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-   -   Any Major problems with this wiring plan? (http://www.homebrewtalk.com/f170/any-major-problems-wiring-plan-243084/)

aludwig 05-01-2011 10:36 PM

Any Major problems with this wiring plan?
 
Does anyone see any glaring safety concerns with the following control panel wiring plan?

First let me explain what I am trying to do:
2-Tier 5 gallon all-grain single element electric system
BK = converted sankey keg
MLT/HLT = 10 gallon rubbermaid coolers
5500W element in the kettle
220v Gorman-Rupp magnetic pump
120v stir motor
The system will be fed from 30A GFI breaker in the main panel

Process
- Heat strike water in the kettle
- pump to MT while adding grains
- heat sparge water in the kettle (to mash temp)
- recirc through a removable 1/2" tube coil in the kettle
- raise temp to mashout
- pump sparge water to the HLT
- pump sparge water to sparge arm (in MT) while gravity drain to kettle
- boil

http://www.ludwignet.com/temp/ControlPanelWiring.JPG

Some of the choices I made were because I already have the watlow PIDs and power controller (gift from a guy in the industrial controls business), 24v power supply, 24v contactor, pump and stir motor. I would like to stay with the 240v 2-conductor line (dryer outlet) if possible, to save cost. However, I wasn't sure if this would work with the GFI - do you have to have a neutral to use the GFI? I mean the pigtail connects to the neutral in the main panel, but do I need to actually have a neutral running to my brew panel too? I was thinking that in a 2-pole setup it monitors the difference between the hots and ground or from hot to hot. Please correct me if I am wrong about this.

I guess one problem I already see is that the stir motor will not be GFI protected (because of the transformer). I could possibly skip this part and run a cord directly to a GFI outlet on the wall. I would appreciate any other thoughts you guys have.

samc 05-01-2011 11:08 PM

I can't really answer your questions, not an electrician. But I do have some questions. Where is the ground? How are you going to run 120v motor from a 220v without a neutral? Edit - never mind the last comment I see the transformer.

Inodoro_Pereyra 05-02-2011 12:29 AM

I agree with Samc on the stir motor. If it's a 120V motor, you should get rid of the transformer, and run it off one of the hot wires, and neutral. Adding a transformer doesn't give you any benefit, and just adds another piece of equipment that can fail, and an extra power loss (which means more mone on the electric bill) when it's working.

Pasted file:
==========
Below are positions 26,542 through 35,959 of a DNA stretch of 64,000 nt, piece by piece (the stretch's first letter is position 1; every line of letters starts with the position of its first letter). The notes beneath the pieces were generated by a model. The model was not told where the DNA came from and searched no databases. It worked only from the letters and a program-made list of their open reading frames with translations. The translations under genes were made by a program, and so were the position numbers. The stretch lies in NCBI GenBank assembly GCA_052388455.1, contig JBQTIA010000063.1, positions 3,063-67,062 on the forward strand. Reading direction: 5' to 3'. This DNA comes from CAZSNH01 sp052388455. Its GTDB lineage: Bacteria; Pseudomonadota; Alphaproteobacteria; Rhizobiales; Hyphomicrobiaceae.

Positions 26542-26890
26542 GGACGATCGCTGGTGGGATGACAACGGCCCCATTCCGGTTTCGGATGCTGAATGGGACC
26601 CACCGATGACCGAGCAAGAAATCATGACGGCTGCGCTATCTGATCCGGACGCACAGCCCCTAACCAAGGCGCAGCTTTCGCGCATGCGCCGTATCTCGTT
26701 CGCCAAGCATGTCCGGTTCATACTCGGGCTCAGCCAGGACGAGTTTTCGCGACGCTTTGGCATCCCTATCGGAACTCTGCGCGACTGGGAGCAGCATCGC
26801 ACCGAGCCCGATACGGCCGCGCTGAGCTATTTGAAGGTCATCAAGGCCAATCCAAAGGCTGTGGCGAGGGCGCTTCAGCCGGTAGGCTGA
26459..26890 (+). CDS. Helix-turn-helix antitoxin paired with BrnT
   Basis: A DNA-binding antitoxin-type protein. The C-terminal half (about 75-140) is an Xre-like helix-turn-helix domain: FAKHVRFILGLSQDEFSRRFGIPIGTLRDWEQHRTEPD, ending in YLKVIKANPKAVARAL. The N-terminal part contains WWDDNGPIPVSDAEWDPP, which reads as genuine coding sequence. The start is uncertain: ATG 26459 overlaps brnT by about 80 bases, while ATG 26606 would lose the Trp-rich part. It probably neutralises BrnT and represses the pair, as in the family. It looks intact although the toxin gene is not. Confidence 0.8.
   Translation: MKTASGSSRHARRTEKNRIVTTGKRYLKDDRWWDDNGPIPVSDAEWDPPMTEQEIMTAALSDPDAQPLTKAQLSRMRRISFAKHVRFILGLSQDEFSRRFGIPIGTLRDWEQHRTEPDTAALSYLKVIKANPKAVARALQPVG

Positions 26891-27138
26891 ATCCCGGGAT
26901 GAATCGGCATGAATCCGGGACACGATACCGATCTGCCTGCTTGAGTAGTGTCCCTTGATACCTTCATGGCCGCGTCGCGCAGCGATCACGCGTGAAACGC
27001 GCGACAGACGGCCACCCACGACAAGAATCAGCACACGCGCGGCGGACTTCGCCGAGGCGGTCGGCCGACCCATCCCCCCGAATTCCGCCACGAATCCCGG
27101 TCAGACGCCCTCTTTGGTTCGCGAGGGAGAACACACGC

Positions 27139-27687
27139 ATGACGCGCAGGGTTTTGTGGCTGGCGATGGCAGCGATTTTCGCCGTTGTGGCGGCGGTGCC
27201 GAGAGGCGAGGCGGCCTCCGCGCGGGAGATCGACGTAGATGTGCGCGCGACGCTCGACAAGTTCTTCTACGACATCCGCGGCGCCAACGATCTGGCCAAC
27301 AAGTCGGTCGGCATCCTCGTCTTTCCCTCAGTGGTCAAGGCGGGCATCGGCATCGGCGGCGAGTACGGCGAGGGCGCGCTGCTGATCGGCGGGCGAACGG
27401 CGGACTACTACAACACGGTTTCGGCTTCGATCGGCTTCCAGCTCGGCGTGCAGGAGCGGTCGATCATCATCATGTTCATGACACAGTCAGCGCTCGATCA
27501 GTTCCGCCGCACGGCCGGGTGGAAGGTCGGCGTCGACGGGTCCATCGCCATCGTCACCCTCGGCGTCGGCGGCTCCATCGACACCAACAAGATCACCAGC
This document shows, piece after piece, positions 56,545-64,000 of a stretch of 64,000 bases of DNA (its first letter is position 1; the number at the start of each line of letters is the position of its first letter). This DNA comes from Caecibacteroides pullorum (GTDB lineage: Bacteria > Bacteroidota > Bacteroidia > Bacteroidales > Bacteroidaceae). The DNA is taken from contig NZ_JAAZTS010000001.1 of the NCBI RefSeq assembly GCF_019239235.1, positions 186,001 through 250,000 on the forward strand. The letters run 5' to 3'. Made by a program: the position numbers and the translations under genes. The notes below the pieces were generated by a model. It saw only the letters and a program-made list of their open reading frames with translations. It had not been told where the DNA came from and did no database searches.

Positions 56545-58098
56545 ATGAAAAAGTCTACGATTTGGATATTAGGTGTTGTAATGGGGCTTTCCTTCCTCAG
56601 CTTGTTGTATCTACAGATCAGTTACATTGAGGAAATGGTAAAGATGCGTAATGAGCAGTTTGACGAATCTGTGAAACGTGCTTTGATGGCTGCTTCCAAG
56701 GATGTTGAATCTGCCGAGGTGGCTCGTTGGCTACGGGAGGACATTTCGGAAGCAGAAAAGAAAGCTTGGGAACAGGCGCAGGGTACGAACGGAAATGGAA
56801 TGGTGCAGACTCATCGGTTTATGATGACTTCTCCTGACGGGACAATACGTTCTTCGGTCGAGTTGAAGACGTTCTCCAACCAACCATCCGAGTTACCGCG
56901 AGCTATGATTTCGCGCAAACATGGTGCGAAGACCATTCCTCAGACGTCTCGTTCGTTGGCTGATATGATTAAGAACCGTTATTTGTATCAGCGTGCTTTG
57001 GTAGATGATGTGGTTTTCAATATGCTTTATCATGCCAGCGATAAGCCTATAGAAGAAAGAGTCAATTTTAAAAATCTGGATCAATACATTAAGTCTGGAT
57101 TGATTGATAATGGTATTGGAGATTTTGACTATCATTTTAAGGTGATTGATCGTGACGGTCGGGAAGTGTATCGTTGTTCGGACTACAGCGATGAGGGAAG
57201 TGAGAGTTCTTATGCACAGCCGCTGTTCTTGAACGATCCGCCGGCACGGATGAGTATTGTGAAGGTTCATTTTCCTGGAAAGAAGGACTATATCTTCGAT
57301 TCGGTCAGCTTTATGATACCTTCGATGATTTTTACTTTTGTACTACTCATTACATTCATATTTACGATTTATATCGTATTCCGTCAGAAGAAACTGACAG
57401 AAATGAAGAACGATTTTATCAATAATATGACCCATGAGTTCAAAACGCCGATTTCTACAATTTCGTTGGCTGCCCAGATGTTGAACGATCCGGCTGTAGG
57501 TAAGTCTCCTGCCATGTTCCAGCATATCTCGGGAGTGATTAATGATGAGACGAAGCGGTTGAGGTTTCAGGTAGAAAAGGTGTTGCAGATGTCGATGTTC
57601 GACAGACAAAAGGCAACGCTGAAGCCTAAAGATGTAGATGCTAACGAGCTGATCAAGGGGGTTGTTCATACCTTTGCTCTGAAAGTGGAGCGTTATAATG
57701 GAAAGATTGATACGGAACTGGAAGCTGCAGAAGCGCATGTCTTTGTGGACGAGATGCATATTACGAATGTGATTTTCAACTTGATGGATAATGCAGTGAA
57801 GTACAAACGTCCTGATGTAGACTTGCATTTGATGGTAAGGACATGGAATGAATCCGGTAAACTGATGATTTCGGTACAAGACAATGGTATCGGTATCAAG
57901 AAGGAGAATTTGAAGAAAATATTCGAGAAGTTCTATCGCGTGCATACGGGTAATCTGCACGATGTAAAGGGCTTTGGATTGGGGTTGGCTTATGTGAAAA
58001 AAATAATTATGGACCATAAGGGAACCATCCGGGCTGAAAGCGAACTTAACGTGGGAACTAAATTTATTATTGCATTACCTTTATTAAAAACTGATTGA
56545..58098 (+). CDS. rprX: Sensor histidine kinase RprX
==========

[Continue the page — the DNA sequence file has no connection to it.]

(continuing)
Other than that, I would put the yellow (heater) light right on the heater socket, so it shows when the heater is under power, not just the SSR.

aludwig 05-02-2011 12:40 AM

I left out the ground for simplicity. It will be there. The question really is, whether or not the neutral line is necessary, since I don't have one. The line is 2-conductor plus a ground (dryer outlet). The transformer is only needed because there is no neutral. I could re-run the line, and I may end up doing that, but I want to know if it is necessary.

aludwig 05-02-2011 12:45 AM

Also, I'm trying to source some cheap finger-safe options for the contact strips. Anyone have a line on something like that?

Inodoro_Pereyra 05-02-2011 01:17 AM

Are you sure your outlet is 2 hots+ground, and not 2 hots+neutral? Don't quote me on this, but I remember reading, somewhere on this forum, that 3 wire 240V outlets were 2 hots+neutral...

Anyway, is not hat the neutral is "necessary", but, the way I see it, if you can run it (in case you don't already have it), it makes sense to do so. It's always good practice to keep the equipment down to a minimum.

P-J 05-02-2011 01:35 AM

That is correct for dryer (30A) and range (50A) outlets prior to the last 2 major NEC updates. The neutral served the function of both the neutral and the ground conductor. The dryers and ranges both have 120V devices within them. Current code for new wiring to those appliances requires a 4 wire feed.

aludwig 05-02-2011 02:29 AM

Thanks for the info. I just assumed it was a ground wire because it isn't insulated. Either way, I would not use it to pull off 120V with no separate ground. I am a fan of simple solutions. I think in this case I will run the correct wire to the dryer outlet and redraw the wiring diagram to use 4-wire.

aludwig 05-02-2011 03:12 AM

Modified to use a 4-wire feed:
http://www.ludwignet.com/temp/Contro...-wire_feed.jpg

Inodoro_Pereyra 05-02-2011 04:21 AM

Looks good,
Can't believe I didn't realize you had wired your power supply on 240V in your first diagram... (where's a head slap smiley when you need it)


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